News Deeply, the impact journalism media company founded by ABC News and Bloomberg Television correspondent Lara Setrakian, is reportedly cutting some of its staff. This was first announced by one of its editors impacted by the changes:
So in some personal news…I’m sad to say that Friday was my last day as deputy managing editor of Oceans Deeply. This is because News Deeply has halted publication on several of its platforms and had to let go of a bunch of staff. (Thread)
— Jessica Leber (@jessleber) September 4, 2018
Setrakian has confirmed the layoffs to me.
For more than six years, News Deeply has been working on a different model for beat reporting. It launched a series of “platforms” focused on specific subjects into which reporters can dig deep. They included Oceans Deeply, Syria Deeply, Refugees Deeply, Peacebuilding Deeply, Water Deeply, Women’s Advancement Deeply, and Malnutrition Deeply.
The idea behind the model is that each subject is sorely underreported, and a group of readers would benefit from more nuanced and constant coverage of the subjects. And the sites were known for great–often unsung–reporting. For example, Malnutrition Deeply reported that the Trump administration showed opposition to a WHO measure in support of breastfeeding a month before the New York Times covered it.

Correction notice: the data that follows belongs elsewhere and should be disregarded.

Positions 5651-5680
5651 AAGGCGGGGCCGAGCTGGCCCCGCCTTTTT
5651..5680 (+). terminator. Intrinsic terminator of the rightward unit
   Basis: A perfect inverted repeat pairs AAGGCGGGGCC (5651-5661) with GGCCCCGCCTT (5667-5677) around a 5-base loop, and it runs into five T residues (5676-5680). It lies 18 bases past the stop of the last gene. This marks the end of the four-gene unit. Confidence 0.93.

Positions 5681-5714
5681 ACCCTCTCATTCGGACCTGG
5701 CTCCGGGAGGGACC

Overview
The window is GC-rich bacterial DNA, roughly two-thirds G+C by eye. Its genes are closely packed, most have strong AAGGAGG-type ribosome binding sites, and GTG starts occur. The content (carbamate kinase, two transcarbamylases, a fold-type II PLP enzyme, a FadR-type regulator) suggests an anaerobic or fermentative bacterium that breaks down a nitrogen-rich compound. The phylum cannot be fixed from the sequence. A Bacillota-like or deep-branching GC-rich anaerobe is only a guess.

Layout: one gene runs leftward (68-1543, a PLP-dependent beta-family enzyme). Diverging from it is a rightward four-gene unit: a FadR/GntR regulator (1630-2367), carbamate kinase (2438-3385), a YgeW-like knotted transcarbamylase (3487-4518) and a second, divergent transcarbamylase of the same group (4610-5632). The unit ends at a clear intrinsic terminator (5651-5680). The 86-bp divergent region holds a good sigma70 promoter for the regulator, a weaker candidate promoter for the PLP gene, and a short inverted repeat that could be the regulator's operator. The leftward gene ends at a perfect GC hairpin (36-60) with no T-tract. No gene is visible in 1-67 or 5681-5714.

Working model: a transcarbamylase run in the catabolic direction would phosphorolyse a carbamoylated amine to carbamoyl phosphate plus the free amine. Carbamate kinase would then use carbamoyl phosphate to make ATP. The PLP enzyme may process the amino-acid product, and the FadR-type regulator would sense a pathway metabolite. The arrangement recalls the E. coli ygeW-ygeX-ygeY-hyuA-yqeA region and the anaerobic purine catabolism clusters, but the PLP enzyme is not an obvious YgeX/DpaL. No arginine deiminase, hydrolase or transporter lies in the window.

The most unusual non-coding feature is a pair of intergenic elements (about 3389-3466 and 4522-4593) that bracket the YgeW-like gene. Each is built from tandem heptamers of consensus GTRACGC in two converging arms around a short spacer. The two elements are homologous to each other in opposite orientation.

It seems some of these platforms haven’t been working out as well as planned. Now the website only displays three platforms: Refugees Deeply, Women’s Advancement Deeply, and Water Deeply. When users navigate to the other platforms, they are met with an announcement that the sites are “pausing publication.” And it seems that at least some of the staff associated with these platforms have been laid off. It’s unclear how many people were impacted. The company has sunset other publications before, too, including Ebola Deeply and Arctic Deeply.
The three websites that remain have funding appeals at the bottom of their home pages.
In an email statement, Setrakian confirmed the site changes to me. She wrote that the company’s model “allows us to pop up and fold down thematic platforms.” But, she added, “It’s always sad for us to see any of them go dark. Letting go of colleagues when that happens is the hardest part of my job as a CEO.”
Setrakian concluded, “The journalists behind each platform have done phenomenal work–often the only focused coverage of some of the most vital issues of our time . . . While we loved serving up that work, our financial support for these topics has come to a close.”
Correction: An earlier version of this article misstated the name of Peacebuilding Deeply, and miswrote which platform broke the Trump administration breastfeeding story. We regret the error.